Reach is all about accurately identifying and connecting with people online and offline, at scale. To have effective reach, you need to know how a vendor is connecting to people online and what they’re using to measure reach.
Ultimately, if you can’t reach your intended audience, you won’t get your desired marketing outcome, which will negatively impact your campaign. But, if you get reach right, you’ll can accurately identify your customers and prospects and send them the right messages, in the right place and at the right time.
Hear from Sara Stevens, VP of product management at Conversant and an expert on identity resolution, on three critical areas to explore when evaluating identity vendors on reach.
Interested in learning more? Download our e-book: 5 building blocks of identity management
And learn more from Sara on reach in her blog post: Identity 101: Best practices for reaching your customers online
(Sara Stevens) Marketers start out with a seemingly simple goal: I want to reach real people with my marketing message.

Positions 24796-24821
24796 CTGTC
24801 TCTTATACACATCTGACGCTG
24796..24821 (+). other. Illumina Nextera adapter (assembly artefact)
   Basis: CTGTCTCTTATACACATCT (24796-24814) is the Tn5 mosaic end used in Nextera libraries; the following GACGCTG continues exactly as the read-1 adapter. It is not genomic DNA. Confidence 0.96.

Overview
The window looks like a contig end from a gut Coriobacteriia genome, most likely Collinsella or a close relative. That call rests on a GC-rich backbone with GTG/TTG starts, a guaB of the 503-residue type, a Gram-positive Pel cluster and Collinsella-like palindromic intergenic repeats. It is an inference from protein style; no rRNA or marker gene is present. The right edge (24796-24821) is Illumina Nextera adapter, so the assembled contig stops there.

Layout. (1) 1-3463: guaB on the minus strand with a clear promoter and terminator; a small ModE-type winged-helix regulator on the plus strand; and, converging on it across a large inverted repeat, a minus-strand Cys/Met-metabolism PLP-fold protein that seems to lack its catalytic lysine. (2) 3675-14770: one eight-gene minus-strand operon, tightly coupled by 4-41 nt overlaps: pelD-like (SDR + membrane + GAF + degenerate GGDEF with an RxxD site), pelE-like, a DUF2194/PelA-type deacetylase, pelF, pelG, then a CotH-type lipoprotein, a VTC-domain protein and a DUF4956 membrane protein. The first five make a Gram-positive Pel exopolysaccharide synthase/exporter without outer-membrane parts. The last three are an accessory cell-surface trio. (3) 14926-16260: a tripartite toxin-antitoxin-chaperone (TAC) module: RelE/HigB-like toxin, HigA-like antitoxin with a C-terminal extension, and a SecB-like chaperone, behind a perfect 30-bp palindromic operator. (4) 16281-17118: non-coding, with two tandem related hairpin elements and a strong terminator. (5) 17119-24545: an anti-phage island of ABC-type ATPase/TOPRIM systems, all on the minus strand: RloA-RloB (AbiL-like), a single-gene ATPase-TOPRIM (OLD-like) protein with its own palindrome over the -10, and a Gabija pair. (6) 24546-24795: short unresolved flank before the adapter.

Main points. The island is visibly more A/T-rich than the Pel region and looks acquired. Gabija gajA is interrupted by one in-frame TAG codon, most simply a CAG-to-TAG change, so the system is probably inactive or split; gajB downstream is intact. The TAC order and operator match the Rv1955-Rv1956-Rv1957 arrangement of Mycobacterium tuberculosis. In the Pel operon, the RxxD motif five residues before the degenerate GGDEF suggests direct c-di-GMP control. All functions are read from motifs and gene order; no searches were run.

Reach is one of the fundamental components of identity resolution. When evaluating reach capabilities with vendors, there are three areas to explore.
The first is how a vendor defines reach. If a series of cookies and devices are connected to a real person, the reach metrics can be drastically overstated. Weak signals may cause these touch points to be over-clustered and multiple people maybe considered one person. And some of these people could be out of target, which leads to waste.
The second is the concept of active reach. This means that of those that may be matched, the reach number quoted may not truly represent if they can be recognized right now online and delivered a message.
Finally, over time, how effectively can you reach the same people? Methods that really solely on cookies and device IDs as a proxy for people have weak persistence, because these elements can decay over time.
One of the biggest problems we see in the marketplace is that sometimes vendors report that they can reach more people than are in a given category. If there are only 20 million people in a given category, but a vendor says they can reach 30 million individuals, they're likely identifying people using cookies or devices.
Ultimately, you need to make sure you're reaching real people. Don't be afraid to challenge vendors to provide in-depth examples of their identity resolution methods.